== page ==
Fixing the Heater box or Cabin air box


Our Ercoupes were delivered with a heater box (cabin air box) at the firewall that is far away from being perfect. It leaks air just by design. It gives you hot feet in warmer weather, even when closed. The typical fix is to disconnect the heater hose until it is getting cool enough to justify the constant heat again.

Moreover a leaking heater flap is problematic when you encounter leaks within the exhaust system. The leaking heater flap is a weak barrier then against unwanted fumes.

The flap is designed for a perfect fit in the heater control box, but it causes grief when it gets stuck and then bends. Over the years parts get worn out and the flap might get stuck for good. As it was in my case. A good cause for a thoroughly repair.

When Forney took over production of the Ercoupe fleet, they recognized the weakness of that design and developed a pretty good fix. It consists of a metal mask that reduces the hole at the firewall and a metal dish riveted to the flap that closes the hole positively. The kit is still available at Univair SK 27.

See also the corresponding SB 107.

Good solution for 1960, but today we have Silicon. That I used for my repair.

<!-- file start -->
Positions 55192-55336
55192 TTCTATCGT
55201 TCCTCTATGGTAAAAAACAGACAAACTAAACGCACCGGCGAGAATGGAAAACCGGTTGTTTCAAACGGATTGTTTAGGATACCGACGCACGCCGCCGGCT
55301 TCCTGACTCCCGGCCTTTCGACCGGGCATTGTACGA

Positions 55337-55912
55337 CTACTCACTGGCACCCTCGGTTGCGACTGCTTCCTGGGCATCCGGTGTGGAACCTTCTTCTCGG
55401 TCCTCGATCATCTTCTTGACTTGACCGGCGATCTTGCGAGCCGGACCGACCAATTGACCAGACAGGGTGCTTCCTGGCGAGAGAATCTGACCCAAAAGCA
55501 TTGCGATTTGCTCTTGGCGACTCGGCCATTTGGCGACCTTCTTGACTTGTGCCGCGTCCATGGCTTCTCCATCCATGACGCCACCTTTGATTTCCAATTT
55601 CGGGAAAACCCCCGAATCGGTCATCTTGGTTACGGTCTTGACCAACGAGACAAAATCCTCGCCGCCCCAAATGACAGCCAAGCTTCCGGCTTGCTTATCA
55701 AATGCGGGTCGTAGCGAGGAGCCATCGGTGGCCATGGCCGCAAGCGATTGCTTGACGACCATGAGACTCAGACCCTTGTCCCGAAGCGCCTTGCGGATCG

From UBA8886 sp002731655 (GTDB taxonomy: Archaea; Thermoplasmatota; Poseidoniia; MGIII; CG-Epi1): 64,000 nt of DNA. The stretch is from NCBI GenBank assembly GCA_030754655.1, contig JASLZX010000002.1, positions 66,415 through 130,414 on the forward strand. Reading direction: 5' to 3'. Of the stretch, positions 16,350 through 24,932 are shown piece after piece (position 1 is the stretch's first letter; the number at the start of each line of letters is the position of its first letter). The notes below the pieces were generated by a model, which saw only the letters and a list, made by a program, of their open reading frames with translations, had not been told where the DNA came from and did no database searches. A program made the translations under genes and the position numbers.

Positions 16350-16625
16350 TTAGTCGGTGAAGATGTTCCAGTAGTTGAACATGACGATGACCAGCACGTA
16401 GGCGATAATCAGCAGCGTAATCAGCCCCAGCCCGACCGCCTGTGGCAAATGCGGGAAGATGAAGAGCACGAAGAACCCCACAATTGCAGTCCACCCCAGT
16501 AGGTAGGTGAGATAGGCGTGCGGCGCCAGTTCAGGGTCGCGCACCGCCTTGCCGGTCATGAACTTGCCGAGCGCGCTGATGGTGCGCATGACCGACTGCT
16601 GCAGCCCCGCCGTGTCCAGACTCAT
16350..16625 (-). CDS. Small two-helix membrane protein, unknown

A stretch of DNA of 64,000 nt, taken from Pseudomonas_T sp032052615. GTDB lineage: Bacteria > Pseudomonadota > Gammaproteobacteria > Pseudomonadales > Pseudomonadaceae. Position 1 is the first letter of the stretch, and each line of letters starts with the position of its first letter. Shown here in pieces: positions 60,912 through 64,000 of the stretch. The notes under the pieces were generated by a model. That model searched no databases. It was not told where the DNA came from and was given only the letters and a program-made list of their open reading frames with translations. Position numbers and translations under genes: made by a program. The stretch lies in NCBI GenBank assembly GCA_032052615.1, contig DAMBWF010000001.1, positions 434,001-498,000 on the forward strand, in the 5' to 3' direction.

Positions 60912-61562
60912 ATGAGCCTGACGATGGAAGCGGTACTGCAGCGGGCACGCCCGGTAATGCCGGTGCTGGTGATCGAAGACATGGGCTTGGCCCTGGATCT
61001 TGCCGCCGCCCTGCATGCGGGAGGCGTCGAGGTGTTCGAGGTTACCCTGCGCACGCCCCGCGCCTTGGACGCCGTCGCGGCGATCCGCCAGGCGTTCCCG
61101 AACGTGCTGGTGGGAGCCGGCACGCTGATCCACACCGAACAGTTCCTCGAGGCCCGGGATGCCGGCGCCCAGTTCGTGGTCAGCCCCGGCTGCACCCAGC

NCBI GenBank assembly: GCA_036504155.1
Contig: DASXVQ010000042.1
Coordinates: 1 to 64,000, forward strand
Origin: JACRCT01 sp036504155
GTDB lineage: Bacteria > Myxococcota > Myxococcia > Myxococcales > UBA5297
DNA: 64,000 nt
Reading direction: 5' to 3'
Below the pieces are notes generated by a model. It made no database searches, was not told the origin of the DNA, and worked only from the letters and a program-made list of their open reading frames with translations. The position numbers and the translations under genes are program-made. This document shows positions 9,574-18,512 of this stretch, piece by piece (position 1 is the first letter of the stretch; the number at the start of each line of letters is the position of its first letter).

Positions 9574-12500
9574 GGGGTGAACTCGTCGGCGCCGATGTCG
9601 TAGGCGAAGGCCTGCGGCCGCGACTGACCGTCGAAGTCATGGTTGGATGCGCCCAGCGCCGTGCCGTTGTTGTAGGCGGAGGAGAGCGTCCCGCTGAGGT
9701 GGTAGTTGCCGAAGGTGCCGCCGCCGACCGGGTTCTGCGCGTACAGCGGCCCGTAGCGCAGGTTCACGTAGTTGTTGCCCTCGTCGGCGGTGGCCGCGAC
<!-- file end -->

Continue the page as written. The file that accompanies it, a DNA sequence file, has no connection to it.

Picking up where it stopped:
First I soldered a washer at the worn heater box giving support back for the flap shaft. (sorry no picture yet) Then I straightened out the heater box flap and filed it down the where it would get stuck in the box, until it was moving freely in any position of the shaft.

The heater flap is welded to the wrong side of the shaft, even when new it would not allow for a perfect seal.

There is a gap thick as the shaft to fill to allow a perfect alignment of the parts. (The disk)

Instead of the disk I riveted a 1/8th thick piece of baffle silicon to the heater flap.I used self plugging pop-rivets and a washer to distribute the clamping forces.

The silicon piece does not have to be as wide as the flap, avoiding clearance problems, but it should be wide enough to cover the hole in the fabricated mask that you mount between the firewall and the heater box. The mask can be made from relatively thin fabric supported silicon material. I used the heater box as a pattern.

I fastened the box to the firewall with floating clips. I would have used regular lock nuts when I would have been with a supporting person, this is a two man job. The floating nuts made working from one side possible.

The result is very convincing. No more heat when you don't want it. It closes out all unwanted fumes. The danger of CO poisoning is greatly reduced.

Hartmut